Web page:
Immigration, Migration, And Human Rights
On The U.S. / Mexico Border
by Roberto L. Martinez
San Diego, California
Californias rich and colorful history is tainted by the treatment of the original inhabitants of this state. The Native American population was decimated throughout California in the last half of the 19th century. By the time Mexico gained independence from Spain in 1821, California had already been under Spanish and Mexican rule for nearly 300 years. An interesting observation was made in 1840, in what was then known as Alta California, by Pablo de la Guerra of Monterrey regarding the number of Yankee settlers moving into California:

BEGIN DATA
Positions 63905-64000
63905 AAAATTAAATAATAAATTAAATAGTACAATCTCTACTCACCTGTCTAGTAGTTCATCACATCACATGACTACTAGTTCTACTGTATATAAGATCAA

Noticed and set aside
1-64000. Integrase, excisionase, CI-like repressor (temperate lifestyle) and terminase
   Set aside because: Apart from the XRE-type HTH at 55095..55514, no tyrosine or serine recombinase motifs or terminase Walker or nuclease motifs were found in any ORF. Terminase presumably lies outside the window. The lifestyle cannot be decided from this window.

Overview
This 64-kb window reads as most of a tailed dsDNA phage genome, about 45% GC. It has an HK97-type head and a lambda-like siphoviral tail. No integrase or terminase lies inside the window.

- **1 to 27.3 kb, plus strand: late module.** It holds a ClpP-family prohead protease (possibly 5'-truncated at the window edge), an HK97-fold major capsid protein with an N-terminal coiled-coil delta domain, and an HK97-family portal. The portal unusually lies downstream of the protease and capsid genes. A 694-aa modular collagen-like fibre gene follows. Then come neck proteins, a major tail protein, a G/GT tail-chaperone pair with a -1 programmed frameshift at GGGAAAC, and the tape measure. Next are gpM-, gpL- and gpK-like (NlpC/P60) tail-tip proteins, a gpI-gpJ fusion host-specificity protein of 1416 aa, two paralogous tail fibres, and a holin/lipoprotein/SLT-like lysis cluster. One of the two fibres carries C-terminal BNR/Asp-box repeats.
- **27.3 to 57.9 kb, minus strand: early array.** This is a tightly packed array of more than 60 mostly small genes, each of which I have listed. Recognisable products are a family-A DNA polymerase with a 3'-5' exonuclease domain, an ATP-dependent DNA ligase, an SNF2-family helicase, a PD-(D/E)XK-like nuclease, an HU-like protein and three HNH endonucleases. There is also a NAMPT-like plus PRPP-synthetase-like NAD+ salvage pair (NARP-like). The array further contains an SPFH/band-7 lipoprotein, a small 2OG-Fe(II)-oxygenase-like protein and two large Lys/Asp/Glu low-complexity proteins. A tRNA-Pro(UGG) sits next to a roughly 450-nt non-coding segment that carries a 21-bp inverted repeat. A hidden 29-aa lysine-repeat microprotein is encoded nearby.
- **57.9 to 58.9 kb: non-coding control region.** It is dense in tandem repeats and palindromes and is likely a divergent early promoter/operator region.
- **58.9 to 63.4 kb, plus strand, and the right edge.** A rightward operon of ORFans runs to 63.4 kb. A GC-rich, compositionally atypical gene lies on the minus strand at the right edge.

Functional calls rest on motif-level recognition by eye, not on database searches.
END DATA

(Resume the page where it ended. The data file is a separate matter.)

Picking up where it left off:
When the U.S.-Mexico border was created by the Treaty of Guadalupe Hidalgo in 1848, ending the war with Mexico (1846-1848) there were about 75,000 Mexicans living in the U.S. By the time California became a state in 1850, there were already over 10, 000 in California alone. Mexicans living there. Agriculture was already one of the main sources of income for the state. However, Mexican labor was also responsible for the construction and maintenance of railroads, mines and ranchos during this period of transition. Mass migration of Mexican labor didnt begin until after 1910 when the Mexican Revolution began.